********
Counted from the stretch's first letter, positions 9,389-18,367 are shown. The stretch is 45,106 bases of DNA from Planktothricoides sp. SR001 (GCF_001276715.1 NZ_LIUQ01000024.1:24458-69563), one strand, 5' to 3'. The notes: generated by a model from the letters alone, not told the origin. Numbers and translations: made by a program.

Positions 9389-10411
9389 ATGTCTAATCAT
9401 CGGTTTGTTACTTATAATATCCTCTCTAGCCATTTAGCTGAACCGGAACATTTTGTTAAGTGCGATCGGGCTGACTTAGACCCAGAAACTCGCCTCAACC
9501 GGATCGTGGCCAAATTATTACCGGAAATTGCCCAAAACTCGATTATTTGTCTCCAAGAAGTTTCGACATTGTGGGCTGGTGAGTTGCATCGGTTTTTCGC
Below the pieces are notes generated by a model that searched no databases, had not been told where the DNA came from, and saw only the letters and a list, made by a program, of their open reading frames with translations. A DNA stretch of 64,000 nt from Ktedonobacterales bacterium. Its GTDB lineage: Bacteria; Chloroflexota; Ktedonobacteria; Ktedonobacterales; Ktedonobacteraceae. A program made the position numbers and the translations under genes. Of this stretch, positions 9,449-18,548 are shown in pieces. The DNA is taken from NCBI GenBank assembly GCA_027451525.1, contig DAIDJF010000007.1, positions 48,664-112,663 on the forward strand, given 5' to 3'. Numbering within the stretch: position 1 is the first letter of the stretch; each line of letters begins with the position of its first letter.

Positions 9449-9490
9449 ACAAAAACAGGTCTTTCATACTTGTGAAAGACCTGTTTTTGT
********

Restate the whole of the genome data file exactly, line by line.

Counted from the stretch's first letter, positions 9,389-18,367 are shown. The stretch is 45,106 bases of DNA from Planktothricoides sp. SR001 (GCF_001276715.1 NZ_LIUQ01000024.1:24458-69563), one strand, 5' to 3'. The notes: generated by a model from the letters alone, not told the origin. Numbers and translations: made by a program.

Positions 9389-10411
9389 ATGTCTAATCAT
9401 CGGTTTGTTACTTATAATATCCTCTCTAGCCATTTAGCTGAACCGGAACATTTTGTTAAGTGCGATCGGGCTGACTTAGACCCAGAAACTCGCCTCAACC
9501 GGATCGTGGCCAAATTATTACCGGAAATTGCCCAAAACTCGATTATTTGTCTCCAAGAAGTTTCGACATTGTGGGCTGGTGAGTTGCATCGGTTTTTCGC
Below the pieces are notes generated by a model that searched no databases, had not been told where the DNA came from, and saw only the letters and a list, made by a program, of their open reading frames with translations. A DNA stretch of 64,000 nt from Ktedonobacterales bacterium. Its GTDB lineage: Bacteria; Chloroflexota; Ktedonobacteria; Ktedonobacterales; Ktedonobacteraceae. A program made the position numbers and the translations under genes. Of this stretch, positions 9,449-18,548 are shown in pieces. The DNA is taken from NCBI GenBank assembly GCA_027451525.1, contig DAIDJF010000007.1, positions 48,664-112,663 on the forward strand, given 5' to 3'. Numbering within the stretch: position 1 is the first letter of the stretch; each line of letters begins with the position of its first letter.

Positions 9449-9490
9449 ACAAAAACAGGTCTTTCATACTTGTGAAAGACCTGTTTTTGT